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Flying Above the Expected

Aaron Chow | achow19@dtechhs.org | June 11, 2018
Junior Spencer Wong (left) is apart of Civil Air Patrol which allows him to fly. Photo provided by Spencer Wong

Did you know that according to the Federal Aviation Administration, there are about 5,000 aircrafts in the sky at any given time? It is impressive how widespread flying has become as it requires a great passion for it, considering the hours of training and financial costs associated with obtaining a license to fly.

Despite the level of dedication required, there are a number of students at d.tech who share a passion for flying. Junior Ethan Yu, who started flying a year ago, describes it as “a unique opportunity that many my age don’t get to experience.” Another student, who aspires to become a pilot, junior Daniel Levin, has been flying for over two years, and describes that “whenever I am in the air, I just feel free, like all my worries are left on the ground.” Spencer Wong, a junior who started flying two years ago, describes flying as exhilarating because you are going so fast. Additionally, junior Jordan Duong, who started flying a year ago, describes it as extremely fun and exciting experience. The sensation that these future aviators experience from cruising at over 10,000 feet above sea level at at nearly 120 miles per hour is why most of them enjoy flying so much.

Flying is an expensive hobby. Things like the cost of the airplane, maintenance and fuel cost an arm and leg for the average American citizen. However, these costs did not stop these aspiring pilots from flying, as most of these students found other ways to soar among the clouds. Many utilized programs that subsidize the large costs of flying or offer them entirely for free. For example, Levin started his two year journey through a program called the Young Eagles, which, as Levin states, is a “program for people between the ages of eight and seventeen to fly for free.” Levin states that through this program, he was granted the opportunity to fly for free out of the San Carlos airport every weekend for twenty minutes. The Young Eagle is part of a larger organization known as the EAA where only a small annual fee is required to become a member. After that, its members are able to fly with minimal training as they fly with a pilot who will explain all the controls of the aircraft prior to takeoff. The members are only able to take control of the aircraft once the pilot brings the aircraft to a cruising altitude.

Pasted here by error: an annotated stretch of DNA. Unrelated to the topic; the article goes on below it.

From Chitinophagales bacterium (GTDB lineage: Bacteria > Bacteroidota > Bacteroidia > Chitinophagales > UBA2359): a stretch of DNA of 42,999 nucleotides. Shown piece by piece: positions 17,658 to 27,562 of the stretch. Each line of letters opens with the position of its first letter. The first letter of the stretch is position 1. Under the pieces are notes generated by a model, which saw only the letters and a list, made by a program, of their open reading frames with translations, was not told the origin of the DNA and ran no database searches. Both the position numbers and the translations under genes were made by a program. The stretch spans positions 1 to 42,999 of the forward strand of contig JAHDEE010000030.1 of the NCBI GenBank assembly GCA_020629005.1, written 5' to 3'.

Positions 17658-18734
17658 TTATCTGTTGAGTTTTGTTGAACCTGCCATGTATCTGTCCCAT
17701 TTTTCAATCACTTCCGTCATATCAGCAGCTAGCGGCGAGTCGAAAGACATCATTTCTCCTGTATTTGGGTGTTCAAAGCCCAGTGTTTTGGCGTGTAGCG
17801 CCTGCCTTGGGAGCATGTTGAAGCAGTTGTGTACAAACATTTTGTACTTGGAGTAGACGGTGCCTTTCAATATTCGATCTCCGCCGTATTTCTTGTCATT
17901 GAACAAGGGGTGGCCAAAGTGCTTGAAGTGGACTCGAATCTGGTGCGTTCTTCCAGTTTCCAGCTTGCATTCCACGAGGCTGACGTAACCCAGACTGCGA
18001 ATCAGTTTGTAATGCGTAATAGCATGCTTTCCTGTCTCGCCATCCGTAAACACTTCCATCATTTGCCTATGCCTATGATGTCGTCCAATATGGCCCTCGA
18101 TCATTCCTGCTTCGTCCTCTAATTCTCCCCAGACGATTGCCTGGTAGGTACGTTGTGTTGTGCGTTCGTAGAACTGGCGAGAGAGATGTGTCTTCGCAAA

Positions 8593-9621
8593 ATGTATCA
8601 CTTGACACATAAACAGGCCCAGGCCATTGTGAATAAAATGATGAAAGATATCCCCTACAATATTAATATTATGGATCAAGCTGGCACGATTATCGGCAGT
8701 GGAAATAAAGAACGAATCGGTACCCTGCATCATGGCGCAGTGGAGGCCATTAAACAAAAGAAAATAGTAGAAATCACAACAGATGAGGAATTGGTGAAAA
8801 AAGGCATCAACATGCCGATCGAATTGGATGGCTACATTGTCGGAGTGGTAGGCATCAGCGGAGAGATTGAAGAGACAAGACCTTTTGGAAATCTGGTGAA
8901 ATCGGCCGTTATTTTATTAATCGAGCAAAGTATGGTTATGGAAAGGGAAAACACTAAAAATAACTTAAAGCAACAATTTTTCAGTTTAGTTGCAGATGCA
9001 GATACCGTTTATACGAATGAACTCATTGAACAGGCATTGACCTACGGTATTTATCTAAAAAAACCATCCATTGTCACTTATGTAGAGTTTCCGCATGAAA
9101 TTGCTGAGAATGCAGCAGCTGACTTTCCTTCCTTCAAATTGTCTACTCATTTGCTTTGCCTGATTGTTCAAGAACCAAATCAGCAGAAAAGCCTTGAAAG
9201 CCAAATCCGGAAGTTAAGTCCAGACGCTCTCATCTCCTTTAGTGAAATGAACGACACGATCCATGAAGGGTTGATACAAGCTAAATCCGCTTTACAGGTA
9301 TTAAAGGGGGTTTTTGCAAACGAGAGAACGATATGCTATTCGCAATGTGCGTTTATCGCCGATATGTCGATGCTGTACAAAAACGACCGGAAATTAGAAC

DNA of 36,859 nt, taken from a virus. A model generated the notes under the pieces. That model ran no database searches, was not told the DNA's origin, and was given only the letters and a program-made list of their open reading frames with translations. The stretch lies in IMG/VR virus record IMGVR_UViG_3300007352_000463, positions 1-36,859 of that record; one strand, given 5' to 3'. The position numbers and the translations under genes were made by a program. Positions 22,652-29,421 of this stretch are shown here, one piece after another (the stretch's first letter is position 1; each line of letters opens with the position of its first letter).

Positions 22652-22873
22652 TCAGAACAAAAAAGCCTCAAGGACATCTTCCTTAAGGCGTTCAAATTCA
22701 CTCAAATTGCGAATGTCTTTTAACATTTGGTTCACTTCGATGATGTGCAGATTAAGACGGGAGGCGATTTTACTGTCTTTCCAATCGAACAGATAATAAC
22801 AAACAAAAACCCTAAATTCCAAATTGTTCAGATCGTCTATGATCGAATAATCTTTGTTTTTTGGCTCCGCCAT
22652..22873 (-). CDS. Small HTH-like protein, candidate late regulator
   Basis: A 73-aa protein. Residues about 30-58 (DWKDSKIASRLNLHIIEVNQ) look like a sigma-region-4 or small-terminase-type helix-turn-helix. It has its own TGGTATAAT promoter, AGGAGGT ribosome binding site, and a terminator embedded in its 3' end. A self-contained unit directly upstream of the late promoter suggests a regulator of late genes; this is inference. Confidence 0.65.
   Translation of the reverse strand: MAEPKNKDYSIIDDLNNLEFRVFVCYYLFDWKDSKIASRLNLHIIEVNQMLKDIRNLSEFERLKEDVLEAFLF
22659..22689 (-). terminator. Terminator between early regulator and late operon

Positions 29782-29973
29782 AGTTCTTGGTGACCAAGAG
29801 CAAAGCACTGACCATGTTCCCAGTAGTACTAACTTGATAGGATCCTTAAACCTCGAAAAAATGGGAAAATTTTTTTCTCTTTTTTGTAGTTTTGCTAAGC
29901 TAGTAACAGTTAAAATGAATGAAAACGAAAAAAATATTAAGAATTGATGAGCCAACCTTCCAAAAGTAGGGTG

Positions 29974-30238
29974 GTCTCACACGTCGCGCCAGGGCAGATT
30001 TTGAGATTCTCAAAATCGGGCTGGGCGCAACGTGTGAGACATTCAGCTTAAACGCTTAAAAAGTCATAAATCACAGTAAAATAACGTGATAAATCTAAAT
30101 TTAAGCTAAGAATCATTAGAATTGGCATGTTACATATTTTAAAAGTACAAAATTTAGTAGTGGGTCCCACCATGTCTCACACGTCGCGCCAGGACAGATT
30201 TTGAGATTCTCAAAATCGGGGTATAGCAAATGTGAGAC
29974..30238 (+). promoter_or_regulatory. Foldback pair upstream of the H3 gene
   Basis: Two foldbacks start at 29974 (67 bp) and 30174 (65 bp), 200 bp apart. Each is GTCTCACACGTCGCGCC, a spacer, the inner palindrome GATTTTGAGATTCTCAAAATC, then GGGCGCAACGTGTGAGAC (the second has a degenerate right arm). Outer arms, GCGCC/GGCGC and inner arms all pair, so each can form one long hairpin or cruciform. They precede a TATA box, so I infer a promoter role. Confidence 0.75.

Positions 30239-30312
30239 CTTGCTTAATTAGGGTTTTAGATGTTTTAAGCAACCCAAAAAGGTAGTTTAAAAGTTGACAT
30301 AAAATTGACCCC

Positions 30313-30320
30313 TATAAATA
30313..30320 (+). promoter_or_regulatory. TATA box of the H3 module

Other students utilized another program. Wong, Yu, and Duong all got their start through a non-profit corporation called the Civil Air Patrol (CAP) also known as the United States Air Force Auxiliary. CAP runs a program that gives its members many opportunities, including the opportunity to fly in an airplane for free. Since CAP is a nonprofit organization, there is only a small fee that needs to be paid yearly to enter the program. In addition with an age requirement of between 12 and 21, practically anyone can join and start flying. Similar to the Young Eagles, minimal training is required as the accompanying pilot with will explain all of the control surfaces before takeoff.

CAP basically allowed them to fly in the front seat of a plane for free without any prior training. This may sound pretty scary, but as Wong says, it is pretty safe as you are flying with a licensed pilot who will take over if anything goes wrong. The pilot will perform the takeoff and landing, but the member is allowed to manipulate the controls anytime in between that. Duong says that members are given ten O-rides over the course of their career, five of those are flown in a powered aircraft while the other five are flown in a glider. O-rides are basically where the members are in the co-pilot seat of an aircraft and are able to control and fly the airplane except taking off and landing.

Their flying opportunities through CAP are not only limited to small fixed winged aircraft but also helicopters. As Yu states, “I got to fly in a black hawk, which was pretty fun, because the pilots performed evasive maneuvers similar to how they would fly in an actual mission.”

Despite their great passion to fly, these students have no plans to pursue a career in aviation. Levin stated that he will mostly view being a pilot as a backup due to the “strict medical requirements as well as the number of hours of flight experience” needed to become one. Additionally, Wong expressed that he would not able able to contribute to society as he would as a pilot.

 

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